The merciful power of the Name

Put aside, I beg you, any name implying political power;
let there be no mention of vengeance, no mention of justice.
Give us the name of mercy.
St. Bernardine of Siena

 Today the church, especially the Franciscans and the Jesuits (the Company of Jesus), celebrate the feast of the Holy Name of Jesus.

In the fifteenth century, the Franciscan reformer, Bernardine of Siena, revived the devotion to the Holy Name of Jesus. He popularized a medallion with IHS, the first three letters of the name of Jesus in Greek capital letters: ´ΙΗΣΟΥΣ.

The Jesuits also have a special devotion to the Holy Name of Jesus and their main church in Rome, the Gesù, bears the medallion over the main door.


Names have power.

When you call out someone’s name, how often does that person turn around.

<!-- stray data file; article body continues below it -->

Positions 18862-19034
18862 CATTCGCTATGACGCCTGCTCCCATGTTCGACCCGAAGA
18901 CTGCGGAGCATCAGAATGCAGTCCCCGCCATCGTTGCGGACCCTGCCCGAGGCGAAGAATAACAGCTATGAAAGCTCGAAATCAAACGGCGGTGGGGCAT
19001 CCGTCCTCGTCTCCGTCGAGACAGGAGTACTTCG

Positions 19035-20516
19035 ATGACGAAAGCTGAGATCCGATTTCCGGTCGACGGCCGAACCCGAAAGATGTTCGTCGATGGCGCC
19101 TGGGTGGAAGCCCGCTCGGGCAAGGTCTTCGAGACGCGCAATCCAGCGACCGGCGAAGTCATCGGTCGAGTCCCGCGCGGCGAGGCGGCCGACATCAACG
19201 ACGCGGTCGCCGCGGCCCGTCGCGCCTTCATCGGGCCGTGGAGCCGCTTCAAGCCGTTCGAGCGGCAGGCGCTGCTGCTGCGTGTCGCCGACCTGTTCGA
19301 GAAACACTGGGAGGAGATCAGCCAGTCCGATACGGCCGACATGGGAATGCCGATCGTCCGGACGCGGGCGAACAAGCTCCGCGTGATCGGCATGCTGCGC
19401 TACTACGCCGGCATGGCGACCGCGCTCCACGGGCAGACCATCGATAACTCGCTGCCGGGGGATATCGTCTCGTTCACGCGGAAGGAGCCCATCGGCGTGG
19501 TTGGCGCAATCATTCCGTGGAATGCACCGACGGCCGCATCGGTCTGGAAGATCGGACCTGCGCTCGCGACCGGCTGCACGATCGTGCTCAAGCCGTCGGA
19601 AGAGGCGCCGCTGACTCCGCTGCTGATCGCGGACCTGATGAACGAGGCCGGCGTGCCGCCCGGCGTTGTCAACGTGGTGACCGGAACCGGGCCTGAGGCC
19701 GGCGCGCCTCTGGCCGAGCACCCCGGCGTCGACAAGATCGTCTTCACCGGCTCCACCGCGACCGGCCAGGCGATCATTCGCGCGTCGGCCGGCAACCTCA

When someone gives you a nickname, how often does that in some way “define” you – for good or for ill.

In the first days of the Christian community, Peter healed the beggar at the temple gate “in the name of Jesus Christ of Nazareth” (Acts 3:6).

The name Jesus means “the Lord is salvation” – a reminder that we are not completely in charge, but also that God made flesh in Jesus is a God who reaches out to save in mercy.

And thus St. Bernardine’s admonition in this morning reading from the Office of Vigils makes a lot of sense.

The salvation of Jesus is not a political power – though it has political implications. Thus, politics must be put into context.

The salvation of Jesus is not vengeful; the God of Jesus is not a vengeful God, seeking recompense.

Nor is the salvation of Jesus mere justice – tit for tat. It is a manifestation of the deeper Justice of God which brings health and healing.

The salvation of Jesus is the salvation of mercy.

So today, I pray that the mercy of God may penetrate the hearts of all the world, especially political leaders and those who live by violence.

Mercy upon mercy…

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